Productivity Tip: Use a Scene Outline to Stay Focused

Sometimes, when you sit down to write your screenplay, the blank page can psych you out.

With a scene outline, you can map out exactly where you want your scene to go and get an idea of how you want to get there.

Here are 4 different ways you can approach the scene outline:

  1. Map out the inciting incident, midpoint, and resolution. Just like full scripts, scenes can be broken into three points: the moment that incites the scene, the turning point of the scene, and the resolution. These three points give you enough direction while also providing leeway for you to fill in the gaps.
  2. Sketch your location or find a set of images. Finding photos of the location where your scene is taking place can help you find inspiration. There’s this great swordfight in the first Pirates of the Caribbean where Jack Sparrow and Will Turner are fighting in this blacksmithery. There are endless swords being made here, so they have all these extra weapons. There’s also all of these interesting props that are used in the scene: a bag of powder gets ripped open, the donkey freaks out when one of the characters grabs the branding iron, and at one point both Will and Jack end up fighting in the rafters. It’s a really inventive fight scene that’s packed full of character-revealing moments, and it’s not just fancy choreography. The expert screenwriters Ted Elliot and Terry Rossio came up with this scene. If I were them, I probably would have found photos of the locale I was thinking of, and used those to inspire the scene.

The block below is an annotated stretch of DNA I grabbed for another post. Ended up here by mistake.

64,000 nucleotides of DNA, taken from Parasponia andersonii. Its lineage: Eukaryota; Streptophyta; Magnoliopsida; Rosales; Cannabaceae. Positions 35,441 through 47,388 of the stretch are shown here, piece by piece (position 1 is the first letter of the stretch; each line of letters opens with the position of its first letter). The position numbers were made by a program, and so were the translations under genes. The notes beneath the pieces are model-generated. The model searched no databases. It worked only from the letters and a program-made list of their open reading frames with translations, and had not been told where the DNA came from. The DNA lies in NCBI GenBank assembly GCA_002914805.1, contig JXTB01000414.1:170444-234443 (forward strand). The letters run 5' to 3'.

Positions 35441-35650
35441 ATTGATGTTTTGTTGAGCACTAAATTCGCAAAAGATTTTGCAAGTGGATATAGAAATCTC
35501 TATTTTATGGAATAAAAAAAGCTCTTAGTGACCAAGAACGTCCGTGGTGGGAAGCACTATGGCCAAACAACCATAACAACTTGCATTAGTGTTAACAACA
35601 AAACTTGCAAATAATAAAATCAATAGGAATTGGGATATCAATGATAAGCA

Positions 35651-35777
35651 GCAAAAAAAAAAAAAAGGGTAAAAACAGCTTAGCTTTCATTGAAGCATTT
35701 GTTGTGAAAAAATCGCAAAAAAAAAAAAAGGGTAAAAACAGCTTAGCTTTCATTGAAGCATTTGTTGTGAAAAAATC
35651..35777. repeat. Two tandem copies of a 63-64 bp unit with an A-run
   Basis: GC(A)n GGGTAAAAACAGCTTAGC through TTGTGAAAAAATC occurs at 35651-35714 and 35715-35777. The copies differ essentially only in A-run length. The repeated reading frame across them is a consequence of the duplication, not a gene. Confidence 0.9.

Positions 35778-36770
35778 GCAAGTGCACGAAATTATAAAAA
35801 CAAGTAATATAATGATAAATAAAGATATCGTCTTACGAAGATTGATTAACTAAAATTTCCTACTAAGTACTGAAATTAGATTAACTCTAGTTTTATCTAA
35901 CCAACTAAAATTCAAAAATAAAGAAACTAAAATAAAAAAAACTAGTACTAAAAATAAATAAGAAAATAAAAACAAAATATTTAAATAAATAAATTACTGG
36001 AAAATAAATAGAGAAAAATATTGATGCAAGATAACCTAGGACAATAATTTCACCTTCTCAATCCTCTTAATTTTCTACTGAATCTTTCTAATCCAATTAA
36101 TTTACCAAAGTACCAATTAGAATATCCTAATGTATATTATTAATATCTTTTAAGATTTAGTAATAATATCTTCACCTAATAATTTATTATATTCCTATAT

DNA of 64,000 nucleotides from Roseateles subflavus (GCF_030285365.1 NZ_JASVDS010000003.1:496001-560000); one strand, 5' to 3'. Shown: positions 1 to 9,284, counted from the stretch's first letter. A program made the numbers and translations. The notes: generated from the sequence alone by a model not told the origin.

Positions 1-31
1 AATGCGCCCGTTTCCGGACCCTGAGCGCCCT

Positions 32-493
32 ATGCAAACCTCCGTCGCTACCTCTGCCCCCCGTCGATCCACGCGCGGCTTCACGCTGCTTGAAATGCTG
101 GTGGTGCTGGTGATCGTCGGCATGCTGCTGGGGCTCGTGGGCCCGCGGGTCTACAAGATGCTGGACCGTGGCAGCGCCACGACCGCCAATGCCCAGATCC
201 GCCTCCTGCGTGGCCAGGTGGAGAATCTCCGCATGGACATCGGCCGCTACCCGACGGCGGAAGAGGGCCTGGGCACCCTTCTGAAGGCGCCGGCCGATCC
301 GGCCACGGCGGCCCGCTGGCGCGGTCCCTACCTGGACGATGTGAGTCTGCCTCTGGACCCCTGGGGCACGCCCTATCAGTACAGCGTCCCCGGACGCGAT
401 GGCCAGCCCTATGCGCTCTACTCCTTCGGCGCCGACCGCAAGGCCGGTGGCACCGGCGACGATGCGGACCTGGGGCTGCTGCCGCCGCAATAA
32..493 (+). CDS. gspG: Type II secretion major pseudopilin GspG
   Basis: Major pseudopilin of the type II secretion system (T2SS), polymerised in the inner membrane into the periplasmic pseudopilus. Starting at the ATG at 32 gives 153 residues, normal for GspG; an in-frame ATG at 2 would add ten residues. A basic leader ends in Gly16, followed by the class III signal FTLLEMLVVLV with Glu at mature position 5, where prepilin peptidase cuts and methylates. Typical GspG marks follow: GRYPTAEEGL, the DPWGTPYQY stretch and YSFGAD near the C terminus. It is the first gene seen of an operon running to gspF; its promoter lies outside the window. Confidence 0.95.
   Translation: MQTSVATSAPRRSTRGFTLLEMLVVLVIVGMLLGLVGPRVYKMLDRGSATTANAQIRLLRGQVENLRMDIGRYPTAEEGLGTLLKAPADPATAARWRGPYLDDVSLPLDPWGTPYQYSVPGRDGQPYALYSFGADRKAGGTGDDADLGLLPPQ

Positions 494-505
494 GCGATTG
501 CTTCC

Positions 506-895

3. Plan out the in and out points. If a scene begins with a certain mood or tone, see if you can give it an arc and make it end up in a completely different place. By saying, “this scene will begin with two best friends having a humorous conversation, and end with them arguing” then you have something to write to. This helps create an organic sense of narrative drive because you are trying to push your scene from point A to point B.
  4. Pinpoint the conflict. Some scenes — and this is especially relevant to comedy — begin with a juicy conflict and simply escalate from there. By spending all your pre-writing time mapping out the kind of conflict that will fuel the scene, you can really dive into your scene knowing that you’ve got enough momentum to prevent this scene from falling flat on the page.

That’s all, folks! Now stop procrastinating and outline that scene.

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